John Stillwell/PA Wire
Vulnerable young people have been failed by austerity policies that have decimated the services meant to protect them.
Former young offenders can be uniquely well-equipped to support teenagers at risk of getting caught up in crime.
Preliminary research into the Chess for Life Program in Alberta, Canada, shows that youth who are sentenced to chess instruction after committing non-violent crimes are learning useful life skills.
In Alberta, an alternative initiative sees youth who commit non-violent crimes sentenced to 25 hours of chess instruction with a University of Lethbridge professor.
Victoria has the lowest youth crime rate of any of the states, despite being the only one that does not have a police in schools program.
The police in schools model abolished in Victoria in 2006 represents an outdated, paternalistic approach to youth crime and would not likely reduce youth crime rates if we brought it back now.
Part of Feltham Young Offenders Institution has been deemed ‘not safe for either staff or boys’.
Steve Parsons/PA Archive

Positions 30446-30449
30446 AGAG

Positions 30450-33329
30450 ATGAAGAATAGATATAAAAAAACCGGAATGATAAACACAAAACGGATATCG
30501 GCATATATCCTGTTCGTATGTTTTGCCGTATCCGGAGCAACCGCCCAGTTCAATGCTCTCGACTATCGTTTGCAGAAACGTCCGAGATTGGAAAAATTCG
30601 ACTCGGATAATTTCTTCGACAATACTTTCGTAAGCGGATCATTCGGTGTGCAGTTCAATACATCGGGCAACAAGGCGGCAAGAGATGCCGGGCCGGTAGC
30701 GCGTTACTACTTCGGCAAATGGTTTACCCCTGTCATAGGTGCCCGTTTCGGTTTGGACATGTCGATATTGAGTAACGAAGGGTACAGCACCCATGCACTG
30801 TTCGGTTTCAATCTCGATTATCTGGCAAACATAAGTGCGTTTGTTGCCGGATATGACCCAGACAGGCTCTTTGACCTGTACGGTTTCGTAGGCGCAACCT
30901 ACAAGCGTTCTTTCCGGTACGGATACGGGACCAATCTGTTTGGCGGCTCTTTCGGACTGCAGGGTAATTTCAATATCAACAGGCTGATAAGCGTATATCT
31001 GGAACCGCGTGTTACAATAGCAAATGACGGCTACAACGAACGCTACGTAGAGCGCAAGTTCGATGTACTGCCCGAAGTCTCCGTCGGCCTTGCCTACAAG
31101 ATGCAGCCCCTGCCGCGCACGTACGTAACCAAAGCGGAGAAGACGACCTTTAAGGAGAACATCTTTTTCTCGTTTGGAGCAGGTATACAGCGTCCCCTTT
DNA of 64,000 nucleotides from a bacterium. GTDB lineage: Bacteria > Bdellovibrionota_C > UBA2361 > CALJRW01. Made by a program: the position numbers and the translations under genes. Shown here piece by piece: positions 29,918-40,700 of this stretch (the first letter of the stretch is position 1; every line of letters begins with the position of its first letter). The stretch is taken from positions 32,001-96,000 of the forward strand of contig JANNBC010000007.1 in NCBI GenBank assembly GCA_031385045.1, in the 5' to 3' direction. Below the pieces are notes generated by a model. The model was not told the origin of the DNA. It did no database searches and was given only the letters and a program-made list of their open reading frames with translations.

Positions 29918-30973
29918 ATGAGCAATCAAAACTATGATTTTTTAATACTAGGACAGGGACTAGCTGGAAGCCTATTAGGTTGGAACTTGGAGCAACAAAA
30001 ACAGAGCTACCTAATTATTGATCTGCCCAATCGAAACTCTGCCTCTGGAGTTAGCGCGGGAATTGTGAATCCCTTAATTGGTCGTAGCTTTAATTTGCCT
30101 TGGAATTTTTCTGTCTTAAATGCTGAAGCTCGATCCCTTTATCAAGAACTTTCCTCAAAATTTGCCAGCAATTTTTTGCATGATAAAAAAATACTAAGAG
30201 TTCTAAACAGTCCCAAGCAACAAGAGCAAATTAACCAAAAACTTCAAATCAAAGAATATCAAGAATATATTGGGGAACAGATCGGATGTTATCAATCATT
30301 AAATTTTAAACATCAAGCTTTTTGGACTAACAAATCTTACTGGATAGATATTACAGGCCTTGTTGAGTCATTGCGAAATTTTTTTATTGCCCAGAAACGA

A judge has ruled that placing a 16-year-old in solitary confinement breached his human rights.
Teaching young offenders about sex and relationships.
Because it's not just children in school who need to know how to put a condom on.
Tributes left to Elizabeth Edwards and her daughter Katie, murdered in April 2016.
Chris Radburn/PA Wire
Two teenagers have been sentenced to life for a double murder. But their crime is extremely rare.
Naming and shaming exacerbates criminal behaviour due to the stigma attached with such a label.
Changes that would widen the gulf between Australian practice and international standards should be avoided at all costs.
The G4S-run youth offender institution that come under fire.
Gareth Fuller/PA Wire/Press Association Images
Prison-style regimes are not safe for children – and especially for those who are already vulnerable.
Young people from New Cross get to tell their own stories.
Shootstraight, via Vimeo
Given the chance to be creative, young people shine.
The evidence is in: policies to name and shame young offenders are based on knee-jerk assumptions and disrupt rehabilitative efforts.
Last month, Queensland’s Attorney-General Jarrod Bleijie called for the public naming of all youth who appear in court. Echoing practices from the deep south of the USA where t-shirts, signs outside homes…